It could be said that Sullivan was one of the earliest political reformers, since he was aligned with women's rights activist Frances Perkins and sponsored legislation limiting the maximum number of hours women were forced to work, improving the conditions of stable and delivery horses and the Sullivan Law, city gun control legislation.[7]

Rise to power in Tammany HallEdit

Dewey Theatre, owned by Timothy D. Sullivan and George Krause and leased to William Fox who used the venue for vaudeville. Attendance averaged 9,000 patrons a day.[8]

Despite his political and criminal activities, Sullivan was undeniably a successful businessman involved in real estate, theatrical ventures (at one point partnering with Marcus Loew), boxing and horseracing.[9]

Along with various other Sullivans, Big Tim also branched out into popular amusement venues such as Dreamland in Coney Island, where he installed a distant relative, Dennis, as the political leader.[10] Sullivan, whose control extended to illegal prizefights through the National Athletic Club, influenced the New York State Legislature to legalize boxing in 1896 before ring deaths and other scandals caused the law's repeal four years later.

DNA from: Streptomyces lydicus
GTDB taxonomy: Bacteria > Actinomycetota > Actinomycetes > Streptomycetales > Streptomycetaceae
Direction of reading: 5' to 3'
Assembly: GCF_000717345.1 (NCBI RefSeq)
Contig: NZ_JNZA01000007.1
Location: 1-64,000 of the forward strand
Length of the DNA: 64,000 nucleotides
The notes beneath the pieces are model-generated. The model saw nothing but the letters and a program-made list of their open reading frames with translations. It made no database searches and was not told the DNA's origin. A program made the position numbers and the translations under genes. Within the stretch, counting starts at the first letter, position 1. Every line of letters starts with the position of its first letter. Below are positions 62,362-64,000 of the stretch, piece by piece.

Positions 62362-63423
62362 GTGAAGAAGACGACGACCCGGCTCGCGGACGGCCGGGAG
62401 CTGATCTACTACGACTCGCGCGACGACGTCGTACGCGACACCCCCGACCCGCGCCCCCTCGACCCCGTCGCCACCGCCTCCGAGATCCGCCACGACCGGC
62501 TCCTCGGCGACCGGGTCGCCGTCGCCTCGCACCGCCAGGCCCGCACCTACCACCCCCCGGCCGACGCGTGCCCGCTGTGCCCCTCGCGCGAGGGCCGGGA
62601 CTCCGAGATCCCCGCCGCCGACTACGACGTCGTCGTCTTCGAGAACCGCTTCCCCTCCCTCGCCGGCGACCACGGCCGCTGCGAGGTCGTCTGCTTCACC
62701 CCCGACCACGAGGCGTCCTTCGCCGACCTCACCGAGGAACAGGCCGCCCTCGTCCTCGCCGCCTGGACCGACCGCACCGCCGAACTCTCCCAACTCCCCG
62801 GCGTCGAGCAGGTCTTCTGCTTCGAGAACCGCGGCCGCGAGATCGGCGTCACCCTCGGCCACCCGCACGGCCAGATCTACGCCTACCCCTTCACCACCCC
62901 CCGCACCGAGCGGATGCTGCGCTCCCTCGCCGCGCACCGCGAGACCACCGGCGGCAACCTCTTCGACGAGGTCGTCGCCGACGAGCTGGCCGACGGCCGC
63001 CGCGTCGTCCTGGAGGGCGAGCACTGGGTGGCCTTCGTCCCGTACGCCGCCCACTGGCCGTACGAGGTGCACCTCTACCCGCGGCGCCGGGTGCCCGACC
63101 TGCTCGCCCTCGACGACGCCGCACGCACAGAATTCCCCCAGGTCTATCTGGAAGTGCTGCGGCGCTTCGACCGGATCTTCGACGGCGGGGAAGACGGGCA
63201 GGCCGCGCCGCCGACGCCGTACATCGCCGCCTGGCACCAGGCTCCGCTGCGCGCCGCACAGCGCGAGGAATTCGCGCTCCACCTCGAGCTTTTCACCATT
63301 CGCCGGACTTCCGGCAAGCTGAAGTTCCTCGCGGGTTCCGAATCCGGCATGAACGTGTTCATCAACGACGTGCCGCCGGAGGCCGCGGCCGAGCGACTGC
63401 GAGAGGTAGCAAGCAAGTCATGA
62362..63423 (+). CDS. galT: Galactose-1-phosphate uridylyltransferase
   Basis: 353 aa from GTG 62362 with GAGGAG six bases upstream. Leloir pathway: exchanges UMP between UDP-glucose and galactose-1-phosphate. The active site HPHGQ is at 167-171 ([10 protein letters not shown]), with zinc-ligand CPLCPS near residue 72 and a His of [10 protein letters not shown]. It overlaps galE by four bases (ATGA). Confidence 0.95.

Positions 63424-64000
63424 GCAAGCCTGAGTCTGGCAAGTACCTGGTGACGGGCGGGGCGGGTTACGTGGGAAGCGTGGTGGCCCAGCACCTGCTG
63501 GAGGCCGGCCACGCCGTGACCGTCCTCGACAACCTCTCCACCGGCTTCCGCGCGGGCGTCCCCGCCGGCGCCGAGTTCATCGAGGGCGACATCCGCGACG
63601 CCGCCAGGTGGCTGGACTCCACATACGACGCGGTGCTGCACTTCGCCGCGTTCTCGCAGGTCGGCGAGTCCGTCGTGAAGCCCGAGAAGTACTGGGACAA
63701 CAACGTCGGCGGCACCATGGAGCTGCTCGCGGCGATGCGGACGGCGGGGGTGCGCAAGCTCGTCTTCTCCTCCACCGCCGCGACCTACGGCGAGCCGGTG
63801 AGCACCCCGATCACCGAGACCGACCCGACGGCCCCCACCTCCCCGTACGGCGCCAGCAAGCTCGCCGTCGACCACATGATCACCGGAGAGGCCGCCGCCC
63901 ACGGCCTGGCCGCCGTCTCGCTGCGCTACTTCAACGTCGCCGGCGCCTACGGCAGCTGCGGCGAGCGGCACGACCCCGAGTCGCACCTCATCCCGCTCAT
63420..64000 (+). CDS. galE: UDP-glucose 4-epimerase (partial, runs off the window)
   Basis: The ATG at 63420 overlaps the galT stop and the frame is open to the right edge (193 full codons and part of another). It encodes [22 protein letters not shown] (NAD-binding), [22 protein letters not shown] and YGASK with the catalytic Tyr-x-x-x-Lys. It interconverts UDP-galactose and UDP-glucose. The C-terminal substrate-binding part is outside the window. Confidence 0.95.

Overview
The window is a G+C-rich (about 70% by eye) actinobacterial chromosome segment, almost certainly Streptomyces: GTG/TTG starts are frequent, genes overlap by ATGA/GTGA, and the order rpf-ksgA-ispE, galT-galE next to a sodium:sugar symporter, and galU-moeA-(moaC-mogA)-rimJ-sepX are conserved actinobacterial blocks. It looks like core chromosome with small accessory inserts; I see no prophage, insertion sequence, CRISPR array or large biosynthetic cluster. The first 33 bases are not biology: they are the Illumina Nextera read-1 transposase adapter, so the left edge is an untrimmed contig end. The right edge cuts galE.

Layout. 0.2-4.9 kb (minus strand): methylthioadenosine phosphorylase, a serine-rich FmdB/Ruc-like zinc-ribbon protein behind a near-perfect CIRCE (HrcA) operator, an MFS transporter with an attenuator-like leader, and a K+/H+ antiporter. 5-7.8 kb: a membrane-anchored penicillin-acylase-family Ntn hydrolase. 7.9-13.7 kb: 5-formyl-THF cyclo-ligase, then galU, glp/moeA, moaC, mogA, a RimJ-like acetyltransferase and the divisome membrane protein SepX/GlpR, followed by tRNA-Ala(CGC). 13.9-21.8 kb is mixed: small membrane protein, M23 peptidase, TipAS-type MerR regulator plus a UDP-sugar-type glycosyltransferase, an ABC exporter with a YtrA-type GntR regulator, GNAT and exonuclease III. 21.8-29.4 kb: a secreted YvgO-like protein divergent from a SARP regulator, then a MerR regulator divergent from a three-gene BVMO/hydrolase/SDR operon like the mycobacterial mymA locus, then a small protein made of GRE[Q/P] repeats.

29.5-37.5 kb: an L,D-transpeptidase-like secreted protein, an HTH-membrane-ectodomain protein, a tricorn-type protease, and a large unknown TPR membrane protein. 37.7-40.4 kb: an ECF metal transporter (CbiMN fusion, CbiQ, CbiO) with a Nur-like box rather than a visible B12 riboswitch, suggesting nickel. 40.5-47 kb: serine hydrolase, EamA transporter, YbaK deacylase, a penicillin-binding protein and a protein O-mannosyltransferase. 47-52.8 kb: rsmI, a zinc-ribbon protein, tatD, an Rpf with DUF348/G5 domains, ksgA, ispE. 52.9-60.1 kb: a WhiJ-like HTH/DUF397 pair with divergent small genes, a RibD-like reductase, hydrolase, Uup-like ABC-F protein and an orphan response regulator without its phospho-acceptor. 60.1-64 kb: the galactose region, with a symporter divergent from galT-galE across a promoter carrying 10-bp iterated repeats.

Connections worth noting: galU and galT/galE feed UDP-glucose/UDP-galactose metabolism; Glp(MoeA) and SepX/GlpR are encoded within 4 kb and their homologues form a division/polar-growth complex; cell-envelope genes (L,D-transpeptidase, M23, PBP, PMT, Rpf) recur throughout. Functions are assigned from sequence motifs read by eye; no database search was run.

Among other laws he helped pass was the Sullivan Act, a state law that required a permit to carry or own a concealed weapon, which eventually became law on May 29, 1911. Upon first passage, the Sullivan Act required licenses for New Yorkers to possess firearms small enough to be concealed. Possession of such firearms without a license was a misdemeanor, and carrying them was a felony. However, with many residents unable to afford the $3 registration fee issued by the corrupt New York Police Department, his bodyguards could be legally armed while using the law against their political opponents.[11]

He was extremely popular among his constituents. In the hot summer months, tenement dwellers were feted to steamboat excursions and picnics to College Point in Queens or New Jersey. In the winter months, the Sullivan machine doled out food, coal and clothing to his constituents. On the anniversary of his mother's birthday, February 6, Sullivan dispensed shoes to needy tenement dwellers. The annual Christmas Dinners were a particularly notable event covered in all of the city papers.[12] Although he had a loyal following, his involvement in organized crime and political protection of street gangs and vice districts remained a source of controversy throughout his career.

Electoral fraudEdit